Q. My pain seems to be increasing. How do I tell my doctor without sounding like a "seeker"?

A.

Fear of becoming addicted or becoming a “seeker” is common among people who are prescribed medications for cancer pain. Unfortunately, this fear can keep some patients from talking with their doctor about the pain they are experiencing. It can also prevent them from following their doctor’s orders about when and how often to take their medications. Some people may even skip some of their doses because they are afraid of “getting hooked.” However, if you feel that your pain is increasing, it is important that you consult with your medical team. Keep in mind that pain is what the person says it is. You are the expert when it comes to your own pain. A simple change in the dosage or frequency of your medication may be all that is necessary to ease your pain.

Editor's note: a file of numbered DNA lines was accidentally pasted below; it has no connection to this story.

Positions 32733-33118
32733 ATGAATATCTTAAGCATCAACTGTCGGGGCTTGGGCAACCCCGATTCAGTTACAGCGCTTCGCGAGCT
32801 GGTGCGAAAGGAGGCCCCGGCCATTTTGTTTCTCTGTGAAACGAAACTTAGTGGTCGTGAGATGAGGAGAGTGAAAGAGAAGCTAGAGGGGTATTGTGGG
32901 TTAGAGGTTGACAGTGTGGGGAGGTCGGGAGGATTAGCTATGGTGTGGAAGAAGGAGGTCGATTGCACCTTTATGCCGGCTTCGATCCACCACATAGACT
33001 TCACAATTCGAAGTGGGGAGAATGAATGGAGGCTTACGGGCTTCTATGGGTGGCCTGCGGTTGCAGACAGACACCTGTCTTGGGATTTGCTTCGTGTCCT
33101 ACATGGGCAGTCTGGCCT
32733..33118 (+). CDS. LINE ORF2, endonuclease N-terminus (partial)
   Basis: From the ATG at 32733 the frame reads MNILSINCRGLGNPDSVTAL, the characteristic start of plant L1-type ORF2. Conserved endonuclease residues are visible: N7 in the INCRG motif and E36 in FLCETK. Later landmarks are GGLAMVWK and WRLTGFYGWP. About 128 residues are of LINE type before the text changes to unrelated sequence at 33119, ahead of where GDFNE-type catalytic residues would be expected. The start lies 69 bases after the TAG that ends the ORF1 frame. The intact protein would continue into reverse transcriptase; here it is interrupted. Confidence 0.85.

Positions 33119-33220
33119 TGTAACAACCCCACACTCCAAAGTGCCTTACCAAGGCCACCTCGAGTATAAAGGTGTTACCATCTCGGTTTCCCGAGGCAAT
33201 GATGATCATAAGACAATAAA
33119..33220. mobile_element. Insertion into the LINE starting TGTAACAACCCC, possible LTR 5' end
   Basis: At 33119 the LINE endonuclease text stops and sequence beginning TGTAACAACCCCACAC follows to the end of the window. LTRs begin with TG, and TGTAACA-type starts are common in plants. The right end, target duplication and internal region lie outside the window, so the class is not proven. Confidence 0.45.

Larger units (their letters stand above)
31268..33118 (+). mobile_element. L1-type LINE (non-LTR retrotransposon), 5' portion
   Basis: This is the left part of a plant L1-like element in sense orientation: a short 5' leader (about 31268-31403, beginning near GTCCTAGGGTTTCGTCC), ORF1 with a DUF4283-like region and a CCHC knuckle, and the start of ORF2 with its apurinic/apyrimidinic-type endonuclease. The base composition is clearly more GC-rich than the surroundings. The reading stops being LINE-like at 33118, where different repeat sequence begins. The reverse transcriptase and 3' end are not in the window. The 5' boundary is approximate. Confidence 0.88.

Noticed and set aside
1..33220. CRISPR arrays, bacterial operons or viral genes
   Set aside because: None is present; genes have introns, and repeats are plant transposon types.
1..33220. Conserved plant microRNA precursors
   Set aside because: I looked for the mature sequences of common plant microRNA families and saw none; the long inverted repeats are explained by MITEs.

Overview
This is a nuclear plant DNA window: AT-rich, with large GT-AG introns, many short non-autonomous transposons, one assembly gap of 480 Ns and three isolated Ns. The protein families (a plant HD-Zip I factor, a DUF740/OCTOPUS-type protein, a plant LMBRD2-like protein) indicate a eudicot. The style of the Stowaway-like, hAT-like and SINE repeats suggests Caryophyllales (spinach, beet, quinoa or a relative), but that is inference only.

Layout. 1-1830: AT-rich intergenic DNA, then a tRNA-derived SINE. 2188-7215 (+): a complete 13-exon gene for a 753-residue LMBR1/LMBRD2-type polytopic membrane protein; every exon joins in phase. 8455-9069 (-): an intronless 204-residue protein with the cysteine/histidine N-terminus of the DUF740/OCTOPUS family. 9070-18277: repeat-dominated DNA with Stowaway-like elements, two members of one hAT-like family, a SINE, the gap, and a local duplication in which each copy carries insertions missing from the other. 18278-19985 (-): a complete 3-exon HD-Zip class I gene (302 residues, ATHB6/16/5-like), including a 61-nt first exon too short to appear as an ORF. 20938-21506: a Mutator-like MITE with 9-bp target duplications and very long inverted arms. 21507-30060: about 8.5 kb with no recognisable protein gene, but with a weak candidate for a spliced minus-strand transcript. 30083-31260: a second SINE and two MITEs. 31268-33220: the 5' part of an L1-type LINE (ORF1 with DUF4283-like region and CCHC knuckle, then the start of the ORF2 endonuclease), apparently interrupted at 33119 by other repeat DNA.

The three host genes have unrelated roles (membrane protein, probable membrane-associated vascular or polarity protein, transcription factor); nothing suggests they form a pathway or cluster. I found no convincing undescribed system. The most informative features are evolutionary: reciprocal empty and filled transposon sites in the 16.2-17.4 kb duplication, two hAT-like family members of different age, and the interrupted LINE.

Although a possibility exists that you may become physically dependent on your medication, which is a normal response to taking a pain medication over a period of time, this nonetheless is not a sign of an addiction. Sometimes our bodies can become used to the medicines that we are taking. This is described as building up a “tolerance” to medications. It means that the pain medications that used to work may no longer be working to help relieve your pain. It’s important to talk with your doctor about any concerns or fears you may have surrounding this. Don’t assume that your doctor is aware of the level of pain you are experiencing. Doctors have to rely on their patients to inform them whether or not the medications are working. Keeping your doctor informed will also help ensure that your pain medications are being used safely and effectively. If you feel that your doctor is not addressing your pain to your satisfaction, you might consider asking him/her for a referral to a pain clinic or pain specialist.